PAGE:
Topeka Federal officials could wind up behind bars if they tried to enforce federal laws in Kansas protecting the Lesser Prairie Chicken, under a bill approved by a state Senate committee on Friday.
Senate Bill 276 says any federal law to protect the endangered bird would be null and void and unenforceable in Kansas.
According to the bill, if a United States government official tried to enforce federal law regulating either the Greater or Lesser Prairie Chicken, their habitats or farming practices related to those species, that official could face a severity level 10, non-person felony.
While that carries a presumptive sentence of probation, a fiscal note on the bill to legislators says that the Kansas Sentencing Commission said the legislation "could result in prison admission and bed space needs when probationers violate their conditions and are revoked to prison."
The bill was supported by Kansas Secretary of State Kris Kobach who said it would probably prompt a legal battle that pitted state rights against federal law.
The bill is in response to the possibility that by April the U.S. Fish and Wildlife Service will list the Lesser Prairie Chicken as a threatened species under the Endangered Species Act. According to Fish and Wildlife, the historical range of the Lesser Prairie Chickens has been reduced by 84 percent because of development and conversion of native grassland to agriculture. And researchers have estimated the Lesser Prairie Chicken population has declined 50 percent in the past year.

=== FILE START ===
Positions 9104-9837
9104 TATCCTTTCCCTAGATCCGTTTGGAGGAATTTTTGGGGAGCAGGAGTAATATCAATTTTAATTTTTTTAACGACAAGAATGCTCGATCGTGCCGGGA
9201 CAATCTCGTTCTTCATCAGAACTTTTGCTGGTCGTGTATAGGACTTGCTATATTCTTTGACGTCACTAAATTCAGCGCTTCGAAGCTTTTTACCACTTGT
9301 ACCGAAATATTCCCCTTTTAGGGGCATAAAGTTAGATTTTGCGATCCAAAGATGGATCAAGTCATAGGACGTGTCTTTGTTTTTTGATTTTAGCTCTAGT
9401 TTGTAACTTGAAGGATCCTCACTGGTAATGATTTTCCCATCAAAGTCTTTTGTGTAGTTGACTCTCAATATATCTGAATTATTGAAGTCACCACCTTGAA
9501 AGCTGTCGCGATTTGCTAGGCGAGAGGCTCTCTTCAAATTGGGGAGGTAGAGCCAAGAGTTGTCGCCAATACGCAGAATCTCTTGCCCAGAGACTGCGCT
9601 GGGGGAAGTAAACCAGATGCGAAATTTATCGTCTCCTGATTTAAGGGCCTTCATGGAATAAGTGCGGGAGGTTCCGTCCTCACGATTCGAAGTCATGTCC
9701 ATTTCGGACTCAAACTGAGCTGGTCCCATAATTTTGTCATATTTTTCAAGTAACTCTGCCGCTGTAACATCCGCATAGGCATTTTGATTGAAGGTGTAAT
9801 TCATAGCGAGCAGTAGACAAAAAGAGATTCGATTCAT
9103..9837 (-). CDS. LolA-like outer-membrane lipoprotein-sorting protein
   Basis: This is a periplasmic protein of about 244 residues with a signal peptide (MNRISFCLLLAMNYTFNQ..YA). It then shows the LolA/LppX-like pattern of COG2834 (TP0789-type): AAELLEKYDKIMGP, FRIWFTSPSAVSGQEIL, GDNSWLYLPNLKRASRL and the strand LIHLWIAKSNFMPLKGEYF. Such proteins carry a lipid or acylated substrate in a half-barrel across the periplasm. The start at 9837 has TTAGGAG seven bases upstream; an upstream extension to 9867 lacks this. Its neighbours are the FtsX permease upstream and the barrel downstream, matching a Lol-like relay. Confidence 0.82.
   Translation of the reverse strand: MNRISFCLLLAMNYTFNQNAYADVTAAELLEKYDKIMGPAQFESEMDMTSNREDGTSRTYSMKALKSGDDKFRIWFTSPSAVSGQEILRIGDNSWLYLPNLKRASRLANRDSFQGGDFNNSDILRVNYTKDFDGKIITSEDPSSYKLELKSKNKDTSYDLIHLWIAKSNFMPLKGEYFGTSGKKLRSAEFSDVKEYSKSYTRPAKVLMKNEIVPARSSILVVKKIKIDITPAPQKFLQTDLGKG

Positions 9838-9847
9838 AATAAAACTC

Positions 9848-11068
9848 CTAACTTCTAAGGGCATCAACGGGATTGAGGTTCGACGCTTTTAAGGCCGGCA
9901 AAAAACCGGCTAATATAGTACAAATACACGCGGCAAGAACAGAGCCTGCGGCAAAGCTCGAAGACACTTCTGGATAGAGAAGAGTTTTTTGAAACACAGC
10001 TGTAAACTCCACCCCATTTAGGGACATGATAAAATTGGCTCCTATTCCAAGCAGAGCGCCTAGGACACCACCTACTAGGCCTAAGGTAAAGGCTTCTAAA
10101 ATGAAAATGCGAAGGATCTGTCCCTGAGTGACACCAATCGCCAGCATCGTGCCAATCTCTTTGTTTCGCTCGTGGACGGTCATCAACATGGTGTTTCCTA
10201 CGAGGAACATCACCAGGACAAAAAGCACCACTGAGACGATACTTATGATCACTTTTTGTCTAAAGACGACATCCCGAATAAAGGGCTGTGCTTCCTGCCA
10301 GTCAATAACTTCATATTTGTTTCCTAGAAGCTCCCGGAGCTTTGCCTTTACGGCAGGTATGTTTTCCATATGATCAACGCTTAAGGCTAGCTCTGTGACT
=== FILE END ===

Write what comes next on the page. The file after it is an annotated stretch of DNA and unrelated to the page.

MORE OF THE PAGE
But listing the Lesser Prairie Chicken as a threatened species would have a devastating impact on the western Kansas economy, according to some agriculture and energy interests.
For example, mitigation costs would double the price of constructing electric transmission lines, said Bruce Graham, chief executive officer of the Kansas Electric Cooperatives Inc.
One day before the Senate committee recommended approval of the measure, Gov. Sam Brownback warned that the state would take legal action if the Fish and Wildlife listed the Lesser Prairie Chicken as a threatened species.
"While I am hopeful that you will agree that the criteria for listing are not satisfied here, Kansas stands ready to make the case in judicial review proceedings to oppose and challenge any listing," Brownback said in a letter to Fish and Wildlife Director Don Ashe.
State Sen. Marci Francisco, D-Lawrence, voted against the bill in the Senate committee, saying that wildlife officials in Kansas and four other states are working well with Fish and Wildlife to devise a voluntary plan, and such a bill would make it appear that Kansas is not negotiating in good faith.
She also said legislators shouldn't vote on the bill until they have an official estimate on how much the measure will cost in litigation expenses.